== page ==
When 1 in 3 cats will be diagnosed with kidney problems or CKD (Chronic Kidney Disease) in their lifetime, it’s no wonder you’re here reading this review.
Your cat’s been diagnosed, and your vet has likely recommended Hill’s Prescription Diet Kidney Care (k/d) in the hope of keeping your cat in the best health possible.
You’re probably here to find out if that’s true, but as you read this review you’ll probably learn some harsh truths. Please don’t feel bad though, as I went through the same with my first cat Rodney 20 years ago.
Let’s find out the truth about Hill’s Prescription Diet and how it may support kidney health in your cat:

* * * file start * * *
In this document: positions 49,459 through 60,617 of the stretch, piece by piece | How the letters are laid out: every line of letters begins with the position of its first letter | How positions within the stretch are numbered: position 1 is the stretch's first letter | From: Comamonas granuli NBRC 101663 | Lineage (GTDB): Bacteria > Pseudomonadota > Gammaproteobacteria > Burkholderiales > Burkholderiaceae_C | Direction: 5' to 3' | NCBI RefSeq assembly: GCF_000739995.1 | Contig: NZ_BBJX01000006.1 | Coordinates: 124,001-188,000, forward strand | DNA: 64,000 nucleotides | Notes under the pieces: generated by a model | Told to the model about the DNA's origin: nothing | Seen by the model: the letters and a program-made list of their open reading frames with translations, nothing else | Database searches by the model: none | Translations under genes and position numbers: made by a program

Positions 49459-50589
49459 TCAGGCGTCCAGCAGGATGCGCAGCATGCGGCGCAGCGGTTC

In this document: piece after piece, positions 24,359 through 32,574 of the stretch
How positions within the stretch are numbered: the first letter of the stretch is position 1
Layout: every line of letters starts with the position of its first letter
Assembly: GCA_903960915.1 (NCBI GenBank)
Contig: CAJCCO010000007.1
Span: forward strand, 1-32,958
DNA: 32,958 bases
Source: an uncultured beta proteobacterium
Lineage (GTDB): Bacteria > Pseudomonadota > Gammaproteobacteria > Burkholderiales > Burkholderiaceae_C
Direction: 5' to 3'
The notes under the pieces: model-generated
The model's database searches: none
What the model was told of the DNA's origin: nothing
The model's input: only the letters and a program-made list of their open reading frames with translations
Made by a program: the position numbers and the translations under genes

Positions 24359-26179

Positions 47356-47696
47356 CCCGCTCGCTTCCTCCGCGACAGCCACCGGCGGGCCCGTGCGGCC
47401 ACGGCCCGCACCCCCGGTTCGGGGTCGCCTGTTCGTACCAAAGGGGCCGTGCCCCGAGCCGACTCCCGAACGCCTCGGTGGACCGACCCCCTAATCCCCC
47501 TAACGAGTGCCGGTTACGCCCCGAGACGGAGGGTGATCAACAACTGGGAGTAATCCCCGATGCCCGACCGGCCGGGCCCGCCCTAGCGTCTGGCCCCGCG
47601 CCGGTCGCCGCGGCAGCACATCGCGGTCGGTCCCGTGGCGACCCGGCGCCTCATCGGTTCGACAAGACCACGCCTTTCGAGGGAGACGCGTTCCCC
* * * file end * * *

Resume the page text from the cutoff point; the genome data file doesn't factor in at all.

Hill’s Prescription Diet Kidney Care (k/d) for cats
What the marketing says
Caring for your cat’s kidneys should start when they’re a kitten, but unfortunately we have the wool pulled well and truly over our eyes for one simple reason – pet food marketing.
On the packaging of Hill’s Prescription Diet Kidney Care dry food we find the words “VETERINARIAN RECOMMENDED” in bold letters. We also find claims like “CLINICAL NUTRITION”, “THERAPEUTIC CAT NUTRITION”, and “S+OX SHIELD” whatever that means.
You’ll also find some French, something about an “Enhanced Appetite Trigger” or “E.A.T”, and a cute cat. They also say “With Chicken”, which according to the Australian Standard for Manufacturing and Marketing of Pet Food means somewhere between 5% and 20% of the formula.
But what does all this really mean?
A cat, by definition, is an obligate carnivore. Meat eater through and through.